Black Watch: porn for the theatregoing classes

Discussion in 'The Book Club' started by msr, Jul 2, 2008.

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  1. msr

    msr LE

    Black Watch is porn. The hit of the Edinburgh Festival in 2006, it is ostensibly an elegy for the famous Scottish regiment based on interviews following their deployment in Iraq. None the less it is pure porn. Not porn in the sexual sense, but in the military sense. Actual sexual porn festoons the men’s barracks as it does in real life. But this play is pornographic in the sense of providing risk-free enjoyment of the reality of war by proxy. And people love it: they love it so much it sold out before it opened for its London run at the Barbican Centre.

    And they are right to love it. It is very good, only not in the way that it analyses an issue, but in the way that it embodies a problem. The question it keeps raising is the question the men depicted resent most persistently. When they get home, people keep asking them ‘stupid ******* questions’. ‘What was it like?’ and ‘did you kill anyone?’ Yet these are the same questions everyone in the audience secretly wants answered and which the show itself seems to promise to answer - without ever actually doing so.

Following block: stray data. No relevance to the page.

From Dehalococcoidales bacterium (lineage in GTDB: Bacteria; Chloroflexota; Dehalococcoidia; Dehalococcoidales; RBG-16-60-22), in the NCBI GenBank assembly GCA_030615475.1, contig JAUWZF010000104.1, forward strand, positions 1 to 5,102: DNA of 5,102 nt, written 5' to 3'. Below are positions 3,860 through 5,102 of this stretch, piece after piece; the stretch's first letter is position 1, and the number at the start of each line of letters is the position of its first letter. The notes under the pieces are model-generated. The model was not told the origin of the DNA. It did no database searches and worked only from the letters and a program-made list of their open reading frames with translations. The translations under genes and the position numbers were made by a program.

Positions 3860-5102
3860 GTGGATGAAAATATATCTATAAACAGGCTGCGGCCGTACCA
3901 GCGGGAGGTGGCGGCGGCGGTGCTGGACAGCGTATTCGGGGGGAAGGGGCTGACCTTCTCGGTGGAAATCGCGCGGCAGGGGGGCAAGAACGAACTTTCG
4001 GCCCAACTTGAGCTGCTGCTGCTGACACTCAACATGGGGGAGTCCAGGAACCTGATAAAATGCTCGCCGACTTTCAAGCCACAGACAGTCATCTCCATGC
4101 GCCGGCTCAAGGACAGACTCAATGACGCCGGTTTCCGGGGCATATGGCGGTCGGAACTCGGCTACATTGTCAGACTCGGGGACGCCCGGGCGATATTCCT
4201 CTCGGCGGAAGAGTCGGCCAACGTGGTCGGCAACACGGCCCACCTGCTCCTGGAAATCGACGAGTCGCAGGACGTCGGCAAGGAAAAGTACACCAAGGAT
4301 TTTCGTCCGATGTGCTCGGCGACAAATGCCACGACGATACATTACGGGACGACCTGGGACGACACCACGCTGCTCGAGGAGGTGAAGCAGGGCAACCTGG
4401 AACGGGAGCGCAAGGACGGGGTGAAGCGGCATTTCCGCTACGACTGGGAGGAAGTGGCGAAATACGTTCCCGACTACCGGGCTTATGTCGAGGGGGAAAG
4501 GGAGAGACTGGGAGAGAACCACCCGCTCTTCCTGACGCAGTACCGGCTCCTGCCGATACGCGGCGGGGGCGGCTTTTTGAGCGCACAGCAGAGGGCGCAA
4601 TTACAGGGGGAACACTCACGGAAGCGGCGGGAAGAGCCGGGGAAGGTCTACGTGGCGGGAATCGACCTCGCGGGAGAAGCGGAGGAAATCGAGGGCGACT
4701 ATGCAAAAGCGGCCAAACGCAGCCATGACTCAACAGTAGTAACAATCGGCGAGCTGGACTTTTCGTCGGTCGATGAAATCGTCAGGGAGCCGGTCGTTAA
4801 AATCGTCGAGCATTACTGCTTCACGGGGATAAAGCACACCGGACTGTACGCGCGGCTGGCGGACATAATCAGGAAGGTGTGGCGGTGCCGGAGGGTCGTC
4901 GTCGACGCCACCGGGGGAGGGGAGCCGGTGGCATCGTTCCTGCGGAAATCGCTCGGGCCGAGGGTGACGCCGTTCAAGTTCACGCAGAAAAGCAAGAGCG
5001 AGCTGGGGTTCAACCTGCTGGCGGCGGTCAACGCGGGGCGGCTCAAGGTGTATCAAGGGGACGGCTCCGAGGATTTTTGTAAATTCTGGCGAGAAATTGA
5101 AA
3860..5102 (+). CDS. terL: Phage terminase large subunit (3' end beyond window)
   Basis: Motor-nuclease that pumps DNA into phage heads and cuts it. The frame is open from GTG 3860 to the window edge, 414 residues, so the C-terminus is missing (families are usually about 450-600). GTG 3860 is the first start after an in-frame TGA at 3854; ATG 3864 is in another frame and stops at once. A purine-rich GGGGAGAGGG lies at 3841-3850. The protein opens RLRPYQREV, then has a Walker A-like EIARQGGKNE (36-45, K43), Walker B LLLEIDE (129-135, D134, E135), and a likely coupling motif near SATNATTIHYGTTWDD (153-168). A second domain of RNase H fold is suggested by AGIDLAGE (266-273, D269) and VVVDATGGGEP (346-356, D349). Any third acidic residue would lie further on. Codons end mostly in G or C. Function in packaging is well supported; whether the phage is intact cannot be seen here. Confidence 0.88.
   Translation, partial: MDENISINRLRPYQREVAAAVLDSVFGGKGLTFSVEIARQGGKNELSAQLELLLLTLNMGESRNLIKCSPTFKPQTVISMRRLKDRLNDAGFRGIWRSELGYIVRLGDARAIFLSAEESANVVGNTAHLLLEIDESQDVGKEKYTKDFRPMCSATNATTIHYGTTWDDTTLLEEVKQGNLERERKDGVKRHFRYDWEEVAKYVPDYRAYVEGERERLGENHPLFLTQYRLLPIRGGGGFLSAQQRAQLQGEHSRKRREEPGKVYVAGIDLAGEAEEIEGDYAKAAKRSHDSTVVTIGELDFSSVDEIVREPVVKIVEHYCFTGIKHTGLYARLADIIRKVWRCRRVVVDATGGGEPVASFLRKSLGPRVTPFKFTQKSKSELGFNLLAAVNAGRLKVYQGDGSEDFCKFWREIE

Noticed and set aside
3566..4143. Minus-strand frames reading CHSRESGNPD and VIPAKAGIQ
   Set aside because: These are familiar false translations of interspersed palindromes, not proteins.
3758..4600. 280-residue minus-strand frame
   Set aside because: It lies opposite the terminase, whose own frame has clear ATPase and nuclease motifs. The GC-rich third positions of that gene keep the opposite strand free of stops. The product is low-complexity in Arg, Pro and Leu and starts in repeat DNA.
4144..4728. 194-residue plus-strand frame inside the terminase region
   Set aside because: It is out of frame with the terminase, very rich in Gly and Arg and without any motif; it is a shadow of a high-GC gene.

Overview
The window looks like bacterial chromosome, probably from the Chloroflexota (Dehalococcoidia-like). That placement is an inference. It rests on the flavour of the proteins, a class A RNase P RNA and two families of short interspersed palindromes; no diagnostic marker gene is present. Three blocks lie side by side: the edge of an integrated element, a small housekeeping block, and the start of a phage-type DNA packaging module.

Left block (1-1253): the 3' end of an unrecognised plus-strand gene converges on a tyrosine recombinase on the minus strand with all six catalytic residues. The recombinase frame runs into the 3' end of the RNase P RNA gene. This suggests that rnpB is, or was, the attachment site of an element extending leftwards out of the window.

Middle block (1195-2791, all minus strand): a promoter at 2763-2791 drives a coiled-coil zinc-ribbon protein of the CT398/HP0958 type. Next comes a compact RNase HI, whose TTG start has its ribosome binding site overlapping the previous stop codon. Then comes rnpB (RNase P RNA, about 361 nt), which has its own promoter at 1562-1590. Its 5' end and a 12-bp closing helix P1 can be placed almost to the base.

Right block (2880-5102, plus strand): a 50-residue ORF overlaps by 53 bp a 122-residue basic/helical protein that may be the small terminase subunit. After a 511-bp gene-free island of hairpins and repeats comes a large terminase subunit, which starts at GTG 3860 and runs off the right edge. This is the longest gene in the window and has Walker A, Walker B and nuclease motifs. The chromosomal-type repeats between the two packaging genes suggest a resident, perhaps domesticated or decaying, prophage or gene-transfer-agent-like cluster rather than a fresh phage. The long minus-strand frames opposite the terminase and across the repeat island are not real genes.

http://www.spiked-online.com/index.php?/site/article/5418/

    msr
     
  2. Took the missus to see this to help her 'understand'.

    It's first class - and it pleases me no end to see that it's packing them in even now. Should be compulsory for all school children to see it (once they've reached an age where they can comprehend it - these days that's be about 8 or 9 then).

    Long may it continue.

    Edited to add: msr, are you actually Brian Sewell in real life? I think we should be told....
     
  3. I've just come back from seeing this tonight, and I swear that I saw Brian Sewell in the crowd!!

    Fan-fekkin-tastic. It's excellent theatre. I kind of get the porn thing but its much better than that.

    I haven't served in Iraq or Afghanistan so I can't comment on whether it is an accurate portrayal or not but I'm certain that it gets some of the basic messages across of what life is like for the typical squaddie.

    It has some excellent humour and also some very thought provoking scenes, and the play is conducted in the middle of the audience which really involves you in the story - its happening all around you not just on a big stage at the front.

    If you can find a way to, go see it.
     
  4. How do you get to see a sold-out play then?